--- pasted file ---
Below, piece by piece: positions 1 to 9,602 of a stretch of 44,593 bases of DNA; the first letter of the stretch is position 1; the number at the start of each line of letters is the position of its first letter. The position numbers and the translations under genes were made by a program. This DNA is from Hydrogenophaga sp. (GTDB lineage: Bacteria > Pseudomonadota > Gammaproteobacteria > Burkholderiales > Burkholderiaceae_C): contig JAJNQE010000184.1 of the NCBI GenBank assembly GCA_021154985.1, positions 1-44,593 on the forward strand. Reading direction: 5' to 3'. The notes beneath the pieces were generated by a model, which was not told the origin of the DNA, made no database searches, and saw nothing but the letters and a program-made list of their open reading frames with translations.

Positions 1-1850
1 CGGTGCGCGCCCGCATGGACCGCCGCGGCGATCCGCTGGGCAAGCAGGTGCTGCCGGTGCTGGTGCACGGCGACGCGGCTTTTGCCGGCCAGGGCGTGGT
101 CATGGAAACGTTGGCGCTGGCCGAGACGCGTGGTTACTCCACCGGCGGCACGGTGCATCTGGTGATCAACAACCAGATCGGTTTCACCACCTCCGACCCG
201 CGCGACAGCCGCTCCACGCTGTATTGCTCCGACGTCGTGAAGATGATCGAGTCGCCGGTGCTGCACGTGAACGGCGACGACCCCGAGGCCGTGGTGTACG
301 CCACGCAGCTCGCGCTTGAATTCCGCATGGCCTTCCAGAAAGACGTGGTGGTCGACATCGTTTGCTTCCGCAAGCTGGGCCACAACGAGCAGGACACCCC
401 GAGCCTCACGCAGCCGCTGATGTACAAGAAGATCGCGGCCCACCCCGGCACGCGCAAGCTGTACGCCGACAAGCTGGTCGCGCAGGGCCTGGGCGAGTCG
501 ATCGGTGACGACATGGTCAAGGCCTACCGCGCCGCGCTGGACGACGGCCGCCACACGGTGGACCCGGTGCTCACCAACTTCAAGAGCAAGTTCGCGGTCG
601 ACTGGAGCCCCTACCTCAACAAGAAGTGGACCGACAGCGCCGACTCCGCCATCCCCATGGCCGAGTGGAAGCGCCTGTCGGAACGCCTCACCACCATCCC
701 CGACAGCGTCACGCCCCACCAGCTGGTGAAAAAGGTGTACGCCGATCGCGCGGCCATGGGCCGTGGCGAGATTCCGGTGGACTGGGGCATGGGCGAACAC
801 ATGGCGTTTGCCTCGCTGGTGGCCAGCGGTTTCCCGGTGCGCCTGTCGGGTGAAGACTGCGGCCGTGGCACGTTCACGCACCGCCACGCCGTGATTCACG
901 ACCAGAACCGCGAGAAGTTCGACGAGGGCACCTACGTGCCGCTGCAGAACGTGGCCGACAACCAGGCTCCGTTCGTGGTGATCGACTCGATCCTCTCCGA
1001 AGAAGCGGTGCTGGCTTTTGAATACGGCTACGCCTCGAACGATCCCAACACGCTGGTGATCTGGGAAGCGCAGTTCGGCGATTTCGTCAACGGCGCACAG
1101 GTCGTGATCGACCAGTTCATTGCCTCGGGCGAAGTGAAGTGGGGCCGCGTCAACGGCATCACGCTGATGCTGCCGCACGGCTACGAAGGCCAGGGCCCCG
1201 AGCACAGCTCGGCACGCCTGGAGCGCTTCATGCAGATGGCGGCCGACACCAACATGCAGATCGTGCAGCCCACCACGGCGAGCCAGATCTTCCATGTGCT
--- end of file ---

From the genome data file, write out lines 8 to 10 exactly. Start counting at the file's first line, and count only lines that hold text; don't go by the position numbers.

501 ATCGGTGACGACATGGTCAAGGCCTACCGCGCCGCGCTGGACGACGGCCGCCACACGGTGGACCCGGTGCTCACCAACTTCAAGAGCAAGTTCGCGGTCG
601 ACTGGAGCCCCTACCTCAACAAGAAGTGGACCGACAGCGCCGACTCCGCCATCCCCATGGCCGAGTGGAAGCGCCTGTCGGAACGCCTCACCACCATCCC
701 CGACAGCGTCACGCCCCACCAGCTGGTGAAAAAGGTGTACGCCGATCGCGCGGCCATGGGCCGTGGCGAGATTCCGGTGGACTGGGGCATGGGCGAACAC